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Re: Piano Teacher's Educational Background [Re: AZNpiano] #2670103 08/23/17 03:47 PM
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Wanted to chime in on this piano pedagogy discussion. I had a 13 year old student who was playing college level music: Mozart, Beethoven, Joplin, etc. Our local university has piano pedagogy division in their music department. I left a message for the chairman. Never called me back after two more attempts. I called the Dean and magically the person called me back. I told him about my young student. He told me they were not allowed to teach on campus (?!). I asked him if he had any pedagogy students looking for an excellent young student. He told me no since they can't teach on campus. Sigh.


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Re: Piano Teacher's Educational Background [Re: bmbutler] #2670123 08/23/17 05:47 PM
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Originally Posted by bmbutler
I told him about my young student. He told me they were not allowed to teach on campus (?!).


That rule came into effect at my university as well. Something about liability if something happened to the kid while at the university for the lesson.

It really does make a difference who is the pedagogy teacher. I have a masters in piano pedagogy, but I really learned how to teach in my undergrad year-long course. I got just a handful of ideas from my masters degree. The professor for my undergrad was better at teaching how to teach... I would not be a competent teacher at this point without my undergrad courses. Maybe I'm still not quite competent, because I think it does take a few years to learn the ropes.

And it does matter if the person can play. I wouldn't accept any teacher to teach beginners who cannot play at a high level. If I think about how I played before I went to university for piano versus how I play now, there is no comparison. My technique is totally different and more efficient, and I learned how to practice. In university I struggled more than my classmates, but I think that makes me a better teacher.


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Re: Piano Teacher's Educational Background [Re: Arghhh] #2670130 08/23/17 06:42 PM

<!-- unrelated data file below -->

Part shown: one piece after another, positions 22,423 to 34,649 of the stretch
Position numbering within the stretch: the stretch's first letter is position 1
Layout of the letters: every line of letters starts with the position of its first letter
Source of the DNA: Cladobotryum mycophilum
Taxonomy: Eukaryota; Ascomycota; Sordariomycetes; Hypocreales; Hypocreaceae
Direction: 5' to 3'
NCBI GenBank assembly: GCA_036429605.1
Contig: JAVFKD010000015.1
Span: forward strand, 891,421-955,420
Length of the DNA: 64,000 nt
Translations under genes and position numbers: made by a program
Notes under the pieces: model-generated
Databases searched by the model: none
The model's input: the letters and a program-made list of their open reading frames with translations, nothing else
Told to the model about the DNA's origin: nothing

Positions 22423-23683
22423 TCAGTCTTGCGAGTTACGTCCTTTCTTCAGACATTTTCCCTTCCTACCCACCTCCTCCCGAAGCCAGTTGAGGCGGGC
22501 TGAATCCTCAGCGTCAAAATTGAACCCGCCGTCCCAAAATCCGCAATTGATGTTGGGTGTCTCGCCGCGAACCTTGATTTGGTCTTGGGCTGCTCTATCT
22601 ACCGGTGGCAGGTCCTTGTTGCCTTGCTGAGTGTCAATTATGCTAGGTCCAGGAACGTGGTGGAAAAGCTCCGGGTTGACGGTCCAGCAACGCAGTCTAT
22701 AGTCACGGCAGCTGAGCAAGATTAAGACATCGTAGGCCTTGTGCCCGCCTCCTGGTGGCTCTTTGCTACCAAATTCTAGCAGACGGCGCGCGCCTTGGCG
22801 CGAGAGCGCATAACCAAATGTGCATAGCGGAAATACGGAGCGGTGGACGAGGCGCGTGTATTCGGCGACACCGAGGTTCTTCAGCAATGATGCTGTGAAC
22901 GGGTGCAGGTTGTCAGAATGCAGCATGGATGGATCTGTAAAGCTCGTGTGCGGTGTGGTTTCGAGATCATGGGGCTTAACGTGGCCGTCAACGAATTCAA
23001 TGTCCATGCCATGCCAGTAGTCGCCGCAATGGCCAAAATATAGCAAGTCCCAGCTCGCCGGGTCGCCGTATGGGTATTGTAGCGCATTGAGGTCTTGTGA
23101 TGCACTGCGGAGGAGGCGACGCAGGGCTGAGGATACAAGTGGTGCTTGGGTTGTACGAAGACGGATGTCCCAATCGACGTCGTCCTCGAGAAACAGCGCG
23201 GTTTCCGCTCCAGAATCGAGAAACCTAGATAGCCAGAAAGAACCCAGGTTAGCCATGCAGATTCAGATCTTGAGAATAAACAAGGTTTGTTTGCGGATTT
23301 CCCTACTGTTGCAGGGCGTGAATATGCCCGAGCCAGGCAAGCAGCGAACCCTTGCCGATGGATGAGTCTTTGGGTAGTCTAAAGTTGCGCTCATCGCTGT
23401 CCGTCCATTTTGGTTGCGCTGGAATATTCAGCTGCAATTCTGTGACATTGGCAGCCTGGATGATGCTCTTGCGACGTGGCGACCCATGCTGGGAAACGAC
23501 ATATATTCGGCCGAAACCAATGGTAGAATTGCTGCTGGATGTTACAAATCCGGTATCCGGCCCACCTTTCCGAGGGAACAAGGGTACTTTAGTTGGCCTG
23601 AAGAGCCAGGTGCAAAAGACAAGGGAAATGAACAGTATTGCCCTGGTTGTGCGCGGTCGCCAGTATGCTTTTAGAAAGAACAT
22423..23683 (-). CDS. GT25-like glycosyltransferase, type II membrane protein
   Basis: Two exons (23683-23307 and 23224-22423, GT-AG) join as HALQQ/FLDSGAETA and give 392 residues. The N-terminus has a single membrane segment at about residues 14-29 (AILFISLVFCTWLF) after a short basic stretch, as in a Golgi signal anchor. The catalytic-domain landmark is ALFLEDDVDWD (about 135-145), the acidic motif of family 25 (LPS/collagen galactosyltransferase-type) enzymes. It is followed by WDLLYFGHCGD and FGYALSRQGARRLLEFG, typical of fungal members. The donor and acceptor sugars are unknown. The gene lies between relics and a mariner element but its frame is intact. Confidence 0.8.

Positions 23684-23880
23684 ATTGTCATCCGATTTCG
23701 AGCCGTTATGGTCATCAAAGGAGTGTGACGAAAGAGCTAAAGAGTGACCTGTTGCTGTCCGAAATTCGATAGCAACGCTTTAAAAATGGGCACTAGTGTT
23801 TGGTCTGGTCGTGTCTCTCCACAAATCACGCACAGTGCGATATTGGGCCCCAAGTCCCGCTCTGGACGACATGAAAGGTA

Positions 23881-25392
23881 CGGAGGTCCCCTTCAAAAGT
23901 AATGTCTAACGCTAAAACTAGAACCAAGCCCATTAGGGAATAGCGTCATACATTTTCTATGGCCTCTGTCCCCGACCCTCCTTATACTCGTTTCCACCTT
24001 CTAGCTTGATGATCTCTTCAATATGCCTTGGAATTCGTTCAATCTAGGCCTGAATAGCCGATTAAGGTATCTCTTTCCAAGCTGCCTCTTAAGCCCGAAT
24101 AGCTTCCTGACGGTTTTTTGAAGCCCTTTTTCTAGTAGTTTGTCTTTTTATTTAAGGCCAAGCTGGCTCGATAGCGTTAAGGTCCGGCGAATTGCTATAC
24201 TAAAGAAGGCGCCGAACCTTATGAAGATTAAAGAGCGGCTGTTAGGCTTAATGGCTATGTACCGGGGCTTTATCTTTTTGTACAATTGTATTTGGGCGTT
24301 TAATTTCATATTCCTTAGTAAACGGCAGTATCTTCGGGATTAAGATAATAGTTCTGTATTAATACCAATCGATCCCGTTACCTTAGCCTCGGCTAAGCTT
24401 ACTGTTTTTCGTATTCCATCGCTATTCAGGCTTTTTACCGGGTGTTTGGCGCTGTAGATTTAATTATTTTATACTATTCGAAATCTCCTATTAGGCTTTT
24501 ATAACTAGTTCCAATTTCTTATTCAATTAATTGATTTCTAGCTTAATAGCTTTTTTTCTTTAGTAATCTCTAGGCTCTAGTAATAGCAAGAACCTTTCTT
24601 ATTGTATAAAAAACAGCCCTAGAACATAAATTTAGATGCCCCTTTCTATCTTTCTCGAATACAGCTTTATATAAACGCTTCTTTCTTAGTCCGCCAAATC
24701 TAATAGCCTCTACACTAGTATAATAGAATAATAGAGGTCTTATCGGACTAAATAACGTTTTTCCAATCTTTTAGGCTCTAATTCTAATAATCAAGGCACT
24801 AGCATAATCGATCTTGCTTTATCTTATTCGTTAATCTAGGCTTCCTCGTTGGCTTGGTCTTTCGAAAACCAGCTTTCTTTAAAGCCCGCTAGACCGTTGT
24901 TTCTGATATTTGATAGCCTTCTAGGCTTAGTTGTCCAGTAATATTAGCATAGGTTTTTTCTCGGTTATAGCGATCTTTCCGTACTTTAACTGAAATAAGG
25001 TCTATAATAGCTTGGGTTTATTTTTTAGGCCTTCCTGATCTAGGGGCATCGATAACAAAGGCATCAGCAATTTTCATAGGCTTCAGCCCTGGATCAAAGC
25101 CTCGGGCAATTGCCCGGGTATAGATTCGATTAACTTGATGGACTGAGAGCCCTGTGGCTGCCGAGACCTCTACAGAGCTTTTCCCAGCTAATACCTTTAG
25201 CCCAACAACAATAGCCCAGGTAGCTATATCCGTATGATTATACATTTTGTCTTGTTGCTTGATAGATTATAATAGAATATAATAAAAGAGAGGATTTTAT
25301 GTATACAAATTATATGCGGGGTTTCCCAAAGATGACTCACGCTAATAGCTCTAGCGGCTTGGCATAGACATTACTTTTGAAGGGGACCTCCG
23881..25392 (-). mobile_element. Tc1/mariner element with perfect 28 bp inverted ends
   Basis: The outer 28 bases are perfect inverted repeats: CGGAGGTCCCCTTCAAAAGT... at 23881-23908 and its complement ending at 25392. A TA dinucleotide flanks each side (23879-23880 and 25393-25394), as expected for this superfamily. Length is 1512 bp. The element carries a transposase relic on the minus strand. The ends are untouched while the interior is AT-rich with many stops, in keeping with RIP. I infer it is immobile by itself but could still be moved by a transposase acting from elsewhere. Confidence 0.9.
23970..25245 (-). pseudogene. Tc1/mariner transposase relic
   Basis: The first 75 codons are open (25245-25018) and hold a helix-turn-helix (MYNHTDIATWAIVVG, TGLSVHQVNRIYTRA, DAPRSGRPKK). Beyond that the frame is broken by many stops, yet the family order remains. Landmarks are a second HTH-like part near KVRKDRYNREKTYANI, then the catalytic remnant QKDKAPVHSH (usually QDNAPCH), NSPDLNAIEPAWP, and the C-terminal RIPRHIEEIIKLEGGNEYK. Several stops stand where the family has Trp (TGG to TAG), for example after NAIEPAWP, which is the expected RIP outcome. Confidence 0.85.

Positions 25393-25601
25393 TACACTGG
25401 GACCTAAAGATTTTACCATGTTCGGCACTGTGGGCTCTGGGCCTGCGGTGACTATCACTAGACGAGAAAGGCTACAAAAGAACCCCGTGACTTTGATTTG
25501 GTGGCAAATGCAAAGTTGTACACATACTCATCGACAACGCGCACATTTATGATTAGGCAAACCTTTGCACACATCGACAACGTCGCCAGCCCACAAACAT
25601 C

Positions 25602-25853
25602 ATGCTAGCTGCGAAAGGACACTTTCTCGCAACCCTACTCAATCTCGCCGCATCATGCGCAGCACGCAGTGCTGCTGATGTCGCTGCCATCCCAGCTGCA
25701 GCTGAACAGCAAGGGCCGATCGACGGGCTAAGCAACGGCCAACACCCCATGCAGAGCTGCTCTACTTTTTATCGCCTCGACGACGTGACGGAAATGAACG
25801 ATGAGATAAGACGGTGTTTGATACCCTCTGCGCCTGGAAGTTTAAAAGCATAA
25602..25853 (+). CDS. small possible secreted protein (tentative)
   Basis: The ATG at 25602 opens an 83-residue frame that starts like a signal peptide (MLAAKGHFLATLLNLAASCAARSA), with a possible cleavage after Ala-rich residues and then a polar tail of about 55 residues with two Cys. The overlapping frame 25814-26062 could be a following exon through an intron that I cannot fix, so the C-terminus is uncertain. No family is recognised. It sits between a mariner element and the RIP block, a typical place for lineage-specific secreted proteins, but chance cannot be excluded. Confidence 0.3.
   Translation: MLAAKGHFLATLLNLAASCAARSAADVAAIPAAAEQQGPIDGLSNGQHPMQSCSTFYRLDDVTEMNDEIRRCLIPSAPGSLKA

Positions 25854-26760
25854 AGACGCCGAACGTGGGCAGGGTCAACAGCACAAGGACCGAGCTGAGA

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Originally Posted by Arghhh

And it does matter if the person can play. I wouldn't accept any teacher to teach beginners who cannot play at a high level.

It never occurred to me that an instrumental teacher can (is allowed to?) teach an instrument if he/she cannot actually play it well.

It would be like trying to learn a foreign language from a teacher who can barely speak in that language.......

All my teachers played at a very high level, and all could play the pieces they taught me better - in my earlier years, much better - than I could, including by the time it was at exam standard. In the earlier grades too, they usually played me the pieces (complete) at least once for me.


"I don't play accurately - anyone can play accurately - but I play with wonderful expression. As far as the piano is concerned, sentiment is my forte. I keep science for Life."
Re: Piano Teacher's Educational Background [Re: bmbutler] #2670138 08/23/17 07:11 PM
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Originally Posted by bmbutler
Wanted to chime in on this piano pedagogy discussion. I had a 13 year old student who was playing college level music: Mozart, Beethoven, Joplin, etc. Our local university has piano pedagogy division in their music department. I left a message for the chairman. Never called me back after two more attempts. I called the Dean and magically the person called me back. I told him about my young student. He told me they were not allowed to teach on campus (?!). I asked him if he had any pedagogy students looking for an excellent young student. He told me no since they can't teach on campus. Sigh.

One of my sons was in that situation for electronics. He was 13. He took the course with the professor in his home instead, and did the exams informally. Passed them with high grades btw.

Last edited by keystring; 08/23/17 07:11 PM.
Re: Piano Teacher's Educational Background [Re: Tim1028] #2670142 08/23/17 07:43 PM
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A cabbagehead teaching a dud is never a good situation. 😀


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Re: Piano Teacher's Educational Background [Re: bennevis] #2670145 08/23/17 07:57 PM
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Originally Posted by bennevis

It never occurred to me that an instrumental teacher can (is allowed to?) teach an instrument if he/she cannot actually play it well.

It would be like trying to learn a foreign language from a teacher who can barely speak in that language.......

All my teachers played at a very high level, and all could play the pieces they taught me better - in my earlier years, much better - than I could, including by the time it was at exam standard. In the earlier grades too, they usually played me the pieces (complete) at least once for me.


I see a lot of ads from teachers who only teach beginner students, because they themselves can only play up to, say, a Grade 6 level. You also get it from teachers of other instruments who need more students, and tap into the much larger piano student market. Just a quick search on my local online classifieds gives this ad:

Quote
______ is looking to hire a new piano teacher for the 2017/2018 school year. If you have at least a Grade 6 RCM please send resume to unbelievable@adifferentquality.com. Position pays $30/hr.


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Re: Piano Teacher's Educational Background [Re: Tim1028] #2670171 08/23/17 11:52 PM
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I knew some friends who were in the university music department, and it seems common to offer to teach piano, since they all take piano classes in university (at least.. one? two?), even if their primary instrument is actually something else, like voice. It did strike me as a little odd, as I felt completely unqualified to teach piano although I had over 10 years of lessons. I guess on the other hand, there is always someone who is newer than you are that can learn something from you.


~piano teacher in training~